This week’s epistle reading ends
by exhorting us to “approach the throne of grace with boldness, so that
we may receive mercy and find grace to help in time of need.” That’s
exactly what the young man in the Gospel story does: he boldly
approaches the throne o
Beginning preachers often assume that only after they have built up the
trust of the congregation by assuring them of God's lovingkindness will
they have earned the right to deliver the harder words of scripture.
You may find members of Presbyterian and Reformed churches more theologically engaged than usual these days. This year marks the 500th anniversary of John Calvin’s birth. I decided to observe the occasion by focusing my reading this summer on Calvin. I skimmed T. H. L. Parker’s classic biography, which I had read years before.
Preachers who glance at this Gospel lesson and contemplate the delights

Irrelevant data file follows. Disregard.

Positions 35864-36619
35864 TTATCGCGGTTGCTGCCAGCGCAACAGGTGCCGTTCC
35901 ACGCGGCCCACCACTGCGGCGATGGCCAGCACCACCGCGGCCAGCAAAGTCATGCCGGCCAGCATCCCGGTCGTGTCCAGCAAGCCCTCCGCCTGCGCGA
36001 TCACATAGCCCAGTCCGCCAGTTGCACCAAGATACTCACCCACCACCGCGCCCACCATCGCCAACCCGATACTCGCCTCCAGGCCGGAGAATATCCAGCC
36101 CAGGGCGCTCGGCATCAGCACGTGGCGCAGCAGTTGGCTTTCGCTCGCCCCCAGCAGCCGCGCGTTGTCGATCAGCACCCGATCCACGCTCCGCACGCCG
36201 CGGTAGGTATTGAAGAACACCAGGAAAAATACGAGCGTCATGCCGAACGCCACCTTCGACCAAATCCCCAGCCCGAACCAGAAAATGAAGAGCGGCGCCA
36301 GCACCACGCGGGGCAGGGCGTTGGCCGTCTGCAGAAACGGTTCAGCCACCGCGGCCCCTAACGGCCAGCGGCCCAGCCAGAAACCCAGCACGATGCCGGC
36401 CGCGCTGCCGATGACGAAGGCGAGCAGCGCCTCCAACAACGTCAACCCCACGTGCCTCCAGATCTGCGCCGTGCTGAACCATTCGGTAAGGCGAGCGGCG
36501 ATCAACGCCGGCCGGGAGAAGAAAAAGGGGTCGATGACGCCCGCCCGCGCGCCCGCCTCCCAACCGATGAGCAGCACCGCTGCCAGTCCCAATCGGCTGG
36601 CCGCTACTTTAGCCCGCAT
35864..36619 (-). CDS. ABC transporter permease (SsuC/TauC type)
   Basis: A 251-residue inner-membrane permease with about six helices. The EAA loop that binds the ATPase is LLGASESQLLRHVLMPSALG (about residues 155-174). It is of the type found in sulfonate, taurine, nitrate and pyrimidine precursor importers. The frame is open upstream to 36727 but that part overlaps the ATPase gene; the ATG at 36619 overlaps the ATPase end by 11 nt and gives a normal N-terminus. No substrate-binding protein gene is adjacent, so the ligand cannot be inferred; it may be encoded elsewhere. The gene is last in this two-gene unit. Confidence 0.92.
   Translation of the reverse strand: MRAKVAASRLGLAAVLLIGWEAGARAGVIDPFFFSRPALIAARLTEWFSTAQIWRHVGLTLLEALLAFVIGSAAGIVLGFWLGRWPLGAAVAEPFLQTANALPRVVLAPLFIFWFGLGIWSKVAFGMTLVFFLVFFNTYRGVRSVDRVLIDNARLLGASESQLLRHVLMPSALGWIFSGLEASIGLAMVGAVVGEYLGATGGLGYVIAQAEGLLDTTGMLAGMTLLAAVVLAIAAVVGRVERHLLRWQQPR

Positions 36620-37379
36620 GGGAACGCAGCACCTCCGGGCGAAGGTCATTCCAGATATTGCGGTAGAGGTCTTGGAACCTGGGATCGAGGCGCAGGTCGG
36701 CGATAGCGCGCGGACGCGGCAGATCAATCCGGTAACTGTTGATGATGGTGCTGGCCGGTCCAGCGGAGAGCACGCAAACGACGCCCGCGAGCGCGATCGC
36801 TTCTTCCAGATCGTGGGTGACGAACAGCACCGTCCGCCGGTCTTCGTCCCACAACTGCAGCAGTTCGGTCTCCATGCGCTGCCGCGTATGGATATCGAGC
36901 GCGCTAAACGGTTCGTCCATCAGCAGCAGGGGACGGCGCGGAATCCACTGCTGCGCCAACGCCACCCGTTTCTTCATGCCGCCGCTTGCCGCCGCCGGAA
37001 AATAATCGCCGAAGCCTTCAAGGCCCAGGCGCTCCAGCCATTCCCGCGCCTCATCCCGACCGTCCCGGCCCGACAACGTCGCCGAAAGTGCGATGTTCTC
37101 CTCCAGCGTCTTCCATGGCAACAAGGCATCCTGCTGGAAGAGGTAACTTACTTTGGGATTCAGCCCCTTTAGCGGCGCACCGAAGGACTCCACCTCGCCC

of contracting swine flu just before Sunday could be forgiven, but a
second look reveals an opportunity to teach about Christian community
and behaviors that imperil it.
In Voorhees, Pennsylvania, Hope United Methodist Church is offering drive-through prayer one evening a week. Using the drive-through lanes in a former bank building—which houses recovery and support groups during the week—people may either talk directly with a trained volunteer about their prayer concern or drop off a prayer using the bank’s old deposit tubes. The prayer exchange takes only a minute or two, and the identity of those requesting prayer is kept confidential (Philadelphia Inquirer, May 28).